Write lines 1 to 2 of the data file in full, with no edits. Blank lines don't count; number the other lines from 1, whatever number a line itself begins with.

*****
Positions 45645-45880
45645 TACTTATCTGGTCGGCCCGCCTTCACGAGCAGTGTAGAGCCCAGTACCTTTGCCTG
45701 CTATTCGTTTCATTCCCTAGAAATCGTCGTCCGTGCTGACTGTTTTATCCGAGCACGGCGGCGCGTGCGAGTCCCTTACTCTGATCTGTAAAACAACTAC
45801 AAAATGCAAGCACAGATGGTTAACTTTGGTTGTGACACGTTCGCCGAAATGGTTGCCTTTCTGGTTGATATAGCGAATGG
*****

Positions 45645-45880
45645 TACTTATCTGGTCGGCCCGCCTTCACGAGCAGTGTAGAGCCCAGTACCTTTGCCTG